We have seen animals adapting to their environments in a brilliant way. It is a unique way of developing certain physiological features to survive the harshness of nature. Some develop camouflaging features whereas some animals develop abilities to store water. Camels are the best examples to describe such abilities. It is said that a camel hump can store water. Is it true?
Do camels store water in their humps? Well, this is one of the questions that baffled us all the time. A hump is big enough to carry. Then, why does a camel develop a hump? Let us find out with a proper scientific explanation.
We know how deserts are the toughest environment to survive. It is arid, dry, barren, and hot in a desert. Food sources are very limited and so are the natural water reserves. It is tough to find a water source even if camels travel hundreds of kilometres on hot sand. Their evolutionary changes made them develop a hump that can store fat.
You will be surprised to know that the hump does not actually carry water but a camel can survive weeks without drinking water. These humps are made of fatty tissues. When a camel eats, it stores fat in its hump. Kangaroo rats and other small rodents are the perfect answers to which animals do not drink water. Camels, on the other hand, drink water whenever they get a source nearby.
Myth Behind Camel Hump Storing Water
It means that the adaptive features have a different arrangement for camels to survive in an extremely dry climate. Now that we know how the humps develop, let us find out how a camel uses it to reserve fat. Does it really use a hump to get water?
The scientific reason behind the development of a hump is that it functions as a food reserve. As mentioned earlier, camps live in an arid climate where food sources are remarkably low. A camel might have to survive without food for months. This is why a camel starts developing a hump as it grows. We can clearly understand the camel hump meaning here. It is a bump developed on the back of a camel and is made of fat.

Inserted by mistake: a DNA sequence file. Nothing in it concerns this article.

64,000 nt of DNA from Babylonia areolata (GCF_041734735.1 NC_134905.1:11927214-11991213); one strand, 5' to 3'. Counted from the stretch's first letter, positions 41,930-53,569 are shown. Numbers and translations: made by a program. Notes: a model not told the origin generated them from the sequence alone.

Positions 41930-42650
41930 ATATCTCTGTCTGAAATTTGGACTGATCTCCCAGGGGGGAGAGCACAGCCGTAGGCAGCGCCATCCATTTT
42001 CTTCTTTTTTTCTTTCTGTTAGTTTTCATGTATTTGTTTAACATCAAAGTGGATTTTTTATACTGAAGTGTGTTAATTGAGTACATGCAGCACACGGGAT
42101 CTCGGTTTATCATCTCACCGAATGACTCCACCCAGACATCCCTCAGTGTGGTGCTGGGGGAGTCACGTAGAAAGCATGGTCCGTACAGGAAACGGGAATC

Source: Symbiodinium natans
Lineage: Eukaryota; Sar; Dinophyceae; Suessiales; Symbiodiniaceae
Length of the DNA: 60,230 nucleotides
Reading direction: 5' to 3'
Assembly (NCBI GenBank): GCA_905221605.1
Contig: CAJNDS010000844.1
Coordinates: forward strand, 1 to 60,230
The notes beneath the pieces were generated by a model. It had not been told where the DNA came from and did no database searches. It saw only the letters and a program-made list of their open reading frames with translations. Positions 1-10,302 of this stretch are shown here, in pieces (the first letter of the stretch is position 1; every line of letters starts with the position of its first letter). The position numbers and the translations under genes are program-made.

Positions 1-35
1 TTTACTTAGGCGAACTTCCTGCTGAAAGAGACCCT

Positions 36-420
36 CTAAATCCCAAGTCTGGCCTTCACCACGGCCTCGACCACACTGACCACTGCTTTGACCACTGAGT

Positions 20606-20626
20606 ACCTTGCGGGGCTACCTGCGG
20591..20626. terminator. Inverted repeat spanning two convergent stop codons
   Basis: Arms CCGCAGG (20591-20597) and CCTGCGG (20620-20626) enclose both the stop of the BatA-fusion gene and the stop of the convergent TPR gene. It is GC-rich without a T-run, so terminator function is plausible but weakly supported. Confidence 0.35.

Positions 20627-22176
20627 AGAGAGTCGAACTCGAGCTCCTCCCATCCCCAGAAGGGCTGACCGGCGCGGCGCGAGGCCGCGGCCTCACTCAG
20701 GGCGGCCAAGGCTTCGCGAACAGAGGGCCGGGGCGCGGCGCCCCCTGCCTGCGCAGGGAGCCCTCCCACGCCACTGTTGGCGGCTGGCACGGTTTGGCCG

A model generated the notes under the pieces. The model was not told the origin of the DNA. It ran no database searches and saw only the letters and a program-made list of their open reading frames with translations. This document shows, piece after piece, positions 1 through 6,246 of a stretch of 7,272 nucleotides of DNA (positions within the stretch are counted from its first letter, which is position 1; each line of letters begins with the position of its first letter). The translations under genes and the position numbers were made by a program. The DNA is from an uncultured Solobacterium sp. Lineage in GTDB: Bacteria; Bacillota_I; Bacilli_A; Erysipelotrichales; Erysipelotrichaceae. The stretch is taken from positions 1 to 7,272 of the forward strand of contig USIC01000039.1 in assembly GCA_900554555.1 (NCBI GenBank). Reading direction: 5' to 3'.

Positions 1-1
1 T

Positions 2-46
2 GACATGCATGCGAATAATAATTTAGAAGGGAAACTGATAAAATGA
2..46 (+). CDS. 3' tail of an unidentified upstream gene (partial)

A camel calf depends on its mother’s milk. It quenches its thirst and even gets the nutrition required to grow. Camels have other means to reduce their thirst. Adult camels develop humps on their backs to store fat, not water. It is evident from the scientific findings that camels use their humps as food reserves, not water reserves.
Hence, the myth of camels storing water in their humps is scientifically wrong. They use their hump fatty source when they don’t get food. It means their biological requirement of the respiratory substrate is fulfilled by the stored fat. In fact, we have observed that when the fat reserve in a hump is fully utilised, it flaps like a deflated balloon. Once a camel gets a food source, it starts eating voraciously and the hump begins to resume its shape.
Fat deposition begins rapidly resulting in the formation of the hump again. So the answer to the question of what's inside a camel's hump is fat. It acts as an energy reserve. Scientists also suggest that breaking down fat also produces water to some extent.
So, the fundamental question still lies unanswered. What is the way the camel stores water in its system? Is there another organ for storing and using water judiciously? You will be surprised to know that a camel drinks as much as 75-76 litres of water at a time. Where does this amount of water go?
As mentioned earlier, the climatic conditions of a desert are very dry. It causes extreme perspiration and animals lose a lot of water. Almost all the animals living in a desert learn how to reduce losing water through sweat. In this aspect, a camel stores water in its bloodstream. Surprising, isn’t it?
It can store as much as 75 litres of water in its bloodstream without increasing blood pressure. When it sweats, it loses water but the bloodstream still manages to maintain its functions. One of the most amazing facts about camels is that it elevates their body temperature due to their ovoid blood cells. Hence, it can regulate its body temperature and control perspiration.
Do camels store water in their humps? They actually don’t. They store fat when the camels eat. Fat is the ideal respiratory substrate to offer energy for carrying on cellular operations. A camel hump does not contain water.
In fact, the answer to which animal can store the most water can be camels. They store water in their bloodstreams and so do giraffes. Giraffes can store up to 45 litres of water. This is a unique adaptation we can find in animals that live in arid climates such as deserts. We can even find two humps in Bactrian camels. They have developed a unique feature to store more fat but not water.
From the above discussion, we can clearly state that camels do not use their humps to store water. It is a physiological development that lets a camel store excess food in the form of fat. This fat is then used as a respiratory substrate to burn and produce energy.
Camels have other ways to store water and control perspiration. Their kidneys do not need much water to flush out toxins either. Their blood cells are developed to regulate body temperature and control perspiration. Their bloodstreams can easily store hundreds of litres of water easily. Hence, camel hump stores water is a myth.